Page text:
Alberto Carvalho

Superintendent - Miami-Dade County Public Schools



‘Innovation in education takes the form of rich, powerful, explosive choice.’

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Innovation in education takes the form of rich, powerful, explosive choice.

Alberto Carvalho, Superintendent, Miami-Dade County Public Schools


In education, innovation is about ensuring that today’s students emerge from the educational process with a critical skill set that empowers them to work in diverse teams, enables them to reason through complex issues, and imparts upon them the emotional resiliency to enter a reality that is changing faster than ever before—one that will continue
to accelerate.

For us here in Miami, innovation in education takes the form of rich, powerful, explosive choice. Education becomes personalized to each student and it is adapted to each student. Miami-Dade County Public Schools offer 1,000 choice options for students—anything from fine and performing arts to robotics to STEM programs and cybersecurity, AI, and more. These choices exist alongside liberal arts and dual-language programs, too.

I am an American by choice, not by chance. And so in the immigrant community like mine, it is my rule to be an empowerer of those who will arrive after me, whether they were born here, brought here, or immigrated here. And the way to do that in a community with vastly diverse demographics and a significant level of poverty is to really decode the means by which you reach every learner.

We are the fourth largest school district in the country, and through the power of choice, we have still managed to become a one-size-fits-none; each child has the opportunity to seek the program that most excites them. Two-thirds of our students are exercising that choice, and it has required a huge investment in adaptive technology. We seek a one-to-one digital device to student ratio and to place advanced digital content in the hands of every single student. Coupled with wifi in every single environment, and over 13,000 classrooms with interactive, next-generation Blackboards—we’re giving our students porous connectivity between school and home.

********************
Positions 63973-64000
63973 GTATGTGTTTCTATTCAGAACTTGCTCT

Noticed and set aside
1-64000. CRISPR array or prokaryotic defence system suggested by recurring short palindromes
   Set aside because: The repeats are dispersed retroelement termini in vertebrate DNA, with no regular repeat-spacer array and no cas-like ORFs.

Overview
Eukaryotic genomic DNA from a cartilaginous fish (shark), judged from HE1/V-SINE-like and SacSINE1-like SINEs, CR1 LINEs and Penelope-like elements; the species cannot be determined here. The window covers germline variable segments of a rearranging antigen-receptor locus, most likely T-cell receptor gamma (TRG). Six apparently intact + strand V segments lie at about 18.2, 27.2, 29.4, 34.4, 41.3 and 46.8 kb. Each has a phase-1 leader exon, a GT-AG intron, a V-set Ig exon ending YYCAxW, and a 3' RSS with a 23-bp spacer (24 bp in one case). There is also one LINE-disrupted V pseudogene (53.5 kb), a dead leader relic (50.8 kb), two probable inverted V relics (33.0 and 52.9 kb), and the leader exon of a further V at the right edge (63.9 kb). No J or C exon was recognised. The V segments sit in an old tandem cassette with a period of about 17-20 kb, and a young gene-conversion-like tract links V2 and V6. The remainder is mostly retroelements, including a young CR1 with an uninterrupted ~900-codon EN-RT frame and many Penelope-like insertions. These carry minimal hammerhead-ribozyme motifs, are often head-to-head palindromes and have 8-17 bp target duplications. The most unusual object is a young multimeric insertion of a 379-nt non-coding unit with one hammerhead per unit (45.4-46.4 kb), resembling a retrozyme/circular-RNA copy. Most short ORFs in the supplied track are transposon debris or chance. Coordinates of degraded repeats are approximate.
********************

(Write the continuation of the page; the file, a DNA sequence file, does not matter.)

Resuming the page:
Relationships and partnerships with communities are vital to building a school environment like this. We’ve done great collaborative work with boards and with every stakeholder in the area. When we didn’t have enough money to deliver on our promises to our students, we went to our community and put something on the ballot—and they’ve rewarded us by agreeing to higher taxation because they believe in the value of the education we’re providing. M-DCPS has proven that when you line up your resources, develop your plans, execute them with high fidelity, and put your job on the line—if that is required in terms of achieving those goals—then the community will reward you for living up to the task that you had
laid out.

M-DCPS proves the power of determination. When I became superintendent 11 years ago, there were dozens of low-performing schools in our district. Graduation rates were at 56% and only about 30% of students were enrolled in our choice programs. Today it’s close to 70% and the graduation rate approaches 90%. We are, two years in a row, rated by the State of Florida at the highest level as an A district. For three years, there have been no failing schools in Miami-Dade; 99% are rated A, B, or C. We are the number one district in the country for 4th-grade reading and for college-level preparation. We are second in the country for mathematics.

Pushing for reform and innovation in education is not easy. There are many communities to consider—parents, taxpayers, businesses, the political community—and whether through apathy or resistance, they can make change more difficult. What is comfortable for adults is not always best for children. But I have found that the best way to remove the obstacles to your goals is to prove your worthiness to the community. Deliver results and those will translate into support for the next step of the reform you’re working for.

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